The senior service colleges of the Department of Defense had not incorporated into their curriculum a systematic study of Muhammad as a military or political leader. As a consequence, we still do not have an in-depth understanding of the war-fighting doctrine laid down by Muhammad, how it might be applied today by an increasing number of Islamic groups, or how it might be countered.
Today matters are even worse. After the War College published something of an apologia for the terrorist organization Hamas, defense analyst Mark Perry observed, “It’s worse than you think. They have curtailed the curriculum so that their students are not exposed to radical Islam. Akin to denying students access to Marx during the Cold War.”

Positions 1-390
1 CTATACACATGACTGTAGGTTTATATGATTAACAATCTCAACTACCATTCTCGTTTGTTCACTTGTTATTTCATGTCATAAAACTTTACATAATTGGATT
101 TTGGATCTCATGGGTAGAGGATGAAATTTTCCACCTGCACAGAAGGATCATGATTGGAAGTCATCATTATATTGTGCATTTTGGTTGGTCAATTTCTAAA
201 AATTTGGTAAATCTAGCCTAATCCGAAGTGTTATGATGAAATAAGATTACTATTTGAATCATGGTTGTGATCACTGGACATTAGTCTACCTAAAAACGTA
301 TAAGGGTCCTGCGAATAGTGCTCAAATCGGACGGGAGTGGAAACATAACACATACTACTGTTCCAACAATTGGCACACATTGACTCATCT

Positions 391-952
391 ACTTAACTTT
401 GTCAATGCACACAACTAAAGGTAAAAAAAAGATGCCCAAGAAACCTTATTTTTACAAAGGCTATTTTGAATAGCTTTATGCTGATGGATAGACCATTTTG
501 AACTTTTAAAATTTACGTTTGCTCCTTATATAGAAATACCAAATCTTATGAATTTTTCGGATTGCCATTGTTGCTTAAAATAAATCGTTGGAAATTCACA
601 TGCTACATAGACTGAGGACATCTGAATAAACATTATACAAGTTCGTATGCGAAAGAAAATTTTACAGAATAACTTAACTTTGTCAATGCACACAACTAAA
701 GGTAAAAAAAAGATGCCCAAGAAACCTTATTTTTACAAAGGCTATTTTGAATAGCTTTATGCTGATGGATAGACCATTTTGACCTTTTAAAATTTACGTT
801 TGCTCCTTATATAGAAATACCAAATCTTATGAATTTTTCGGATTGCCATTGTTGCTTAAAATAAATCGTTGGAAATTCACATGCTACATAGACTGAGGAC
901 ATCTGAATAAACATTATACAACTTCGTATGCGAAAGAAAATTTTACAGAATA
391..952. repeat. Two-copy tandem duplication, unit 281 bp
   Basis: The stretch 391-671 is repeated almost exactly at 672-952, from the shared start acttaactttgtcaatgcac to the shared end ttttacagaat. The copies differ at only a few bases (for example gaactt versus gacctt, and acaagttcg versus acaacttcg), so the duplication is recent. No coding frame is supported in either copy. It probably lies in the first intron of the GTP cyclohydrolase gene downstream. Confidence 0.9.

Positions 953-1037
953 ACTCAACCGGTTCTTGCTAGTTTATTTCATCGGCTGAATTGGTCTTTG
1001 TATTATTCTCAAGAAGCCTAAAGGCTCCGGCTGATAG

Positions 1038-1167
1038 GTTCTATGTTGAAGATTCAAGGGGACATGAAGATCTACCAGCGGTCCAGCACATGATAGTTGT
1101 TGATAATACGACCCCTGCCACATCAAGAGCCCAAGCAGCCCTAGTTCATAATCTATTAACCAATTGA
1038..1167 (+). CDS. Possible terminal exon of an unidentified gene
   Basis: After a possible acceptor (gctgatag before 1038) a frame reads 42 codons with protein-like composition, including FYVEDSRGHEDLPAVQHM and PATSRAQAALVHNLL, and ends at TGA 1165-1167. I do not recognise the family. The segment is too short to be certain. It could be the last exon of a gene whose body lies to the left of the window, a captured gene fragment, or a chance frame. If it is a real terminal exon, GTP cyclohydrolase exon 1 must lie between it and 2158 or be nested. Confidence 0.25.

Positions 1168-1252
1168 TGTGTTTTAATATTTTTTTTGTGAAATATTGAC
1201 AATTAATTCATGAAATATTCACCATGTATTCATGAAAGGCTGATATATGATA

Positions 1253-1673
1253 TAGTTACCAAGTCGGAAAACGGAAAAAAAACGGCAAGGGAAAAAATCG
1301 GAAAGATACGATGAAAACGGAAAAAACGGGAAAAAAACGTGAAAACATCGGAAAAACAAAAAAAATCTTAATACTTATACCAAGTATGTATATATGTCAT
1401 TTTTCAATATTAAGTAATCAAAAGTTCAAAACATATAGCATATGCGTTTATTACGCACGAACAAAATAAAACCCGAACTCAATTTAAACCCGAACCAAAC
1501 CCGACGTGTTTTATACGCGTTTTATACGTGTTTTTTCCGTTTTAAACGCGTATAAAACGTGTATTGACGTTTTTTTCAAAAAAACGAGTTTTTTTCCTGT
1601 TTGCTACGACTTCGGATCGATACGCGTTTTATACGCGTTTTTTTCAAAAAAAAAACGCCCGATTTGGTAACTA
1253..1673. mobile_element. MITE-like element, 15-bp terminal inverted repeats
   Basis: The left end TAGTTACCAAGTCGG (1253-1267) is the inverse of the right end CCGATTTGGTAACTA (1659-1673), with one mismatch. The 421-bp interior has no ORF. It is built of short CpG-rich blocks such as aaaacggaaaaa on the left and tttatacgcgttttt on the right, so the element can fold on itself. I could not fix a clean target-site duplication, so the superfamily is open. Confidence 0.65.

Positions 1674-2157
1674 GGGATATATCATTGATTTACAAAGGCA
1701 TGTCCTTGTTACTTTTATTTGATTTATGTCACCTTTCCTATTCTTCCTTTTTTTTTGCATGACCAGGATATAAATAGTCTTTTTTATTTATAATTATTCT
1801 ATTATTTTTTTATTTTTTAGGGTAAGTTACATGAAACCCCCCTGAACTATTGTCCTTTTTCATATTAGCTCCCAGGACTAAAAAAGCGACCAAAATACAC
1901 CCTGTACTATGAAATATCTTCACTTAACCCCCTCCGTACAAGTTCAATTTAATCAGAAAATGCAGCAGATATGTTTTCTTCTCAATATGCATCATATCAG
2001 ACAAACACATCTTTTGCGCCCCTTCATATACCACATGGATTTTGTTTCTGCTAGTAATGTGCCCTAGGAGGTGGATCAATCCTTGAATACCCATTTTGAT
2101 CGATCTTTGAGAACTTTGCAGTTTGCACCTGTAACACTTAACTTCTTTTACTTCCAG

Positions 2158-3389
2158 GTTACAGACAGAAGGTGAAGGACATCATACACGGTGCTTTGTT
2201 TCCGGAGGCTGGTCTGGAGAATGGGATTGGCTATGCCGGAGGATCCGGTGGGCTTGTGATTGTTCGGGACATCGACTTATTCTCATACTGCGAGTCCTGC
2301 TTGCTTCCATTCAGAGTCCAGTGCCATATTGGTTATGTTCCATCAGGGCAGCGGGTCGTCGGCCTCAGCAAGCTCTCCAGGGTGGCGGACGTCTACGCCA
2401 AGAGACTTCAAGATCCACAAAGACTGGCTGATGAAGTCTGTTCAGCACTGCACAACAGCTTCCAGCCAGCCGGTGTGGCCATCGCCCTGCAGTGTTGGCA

And — to our peril — there is no end to such obfuscation. In testimony before the House, Ibrahim stated:
Educational failures exacerbate epistemological ones, and vice versa, leading to a perpetual cycle where necessary knowledge is not merely ignored, but not even acknowledged as real in the first place. When American universities [or high schools] fail to teach Islamic doctrine and history accurately, a flawed epistemology permeates society at large. And since new students and new professors come from this already conditioned-towards-Islam society, not only do they not question the lack of accurate knowledge and education; they perpetuate it.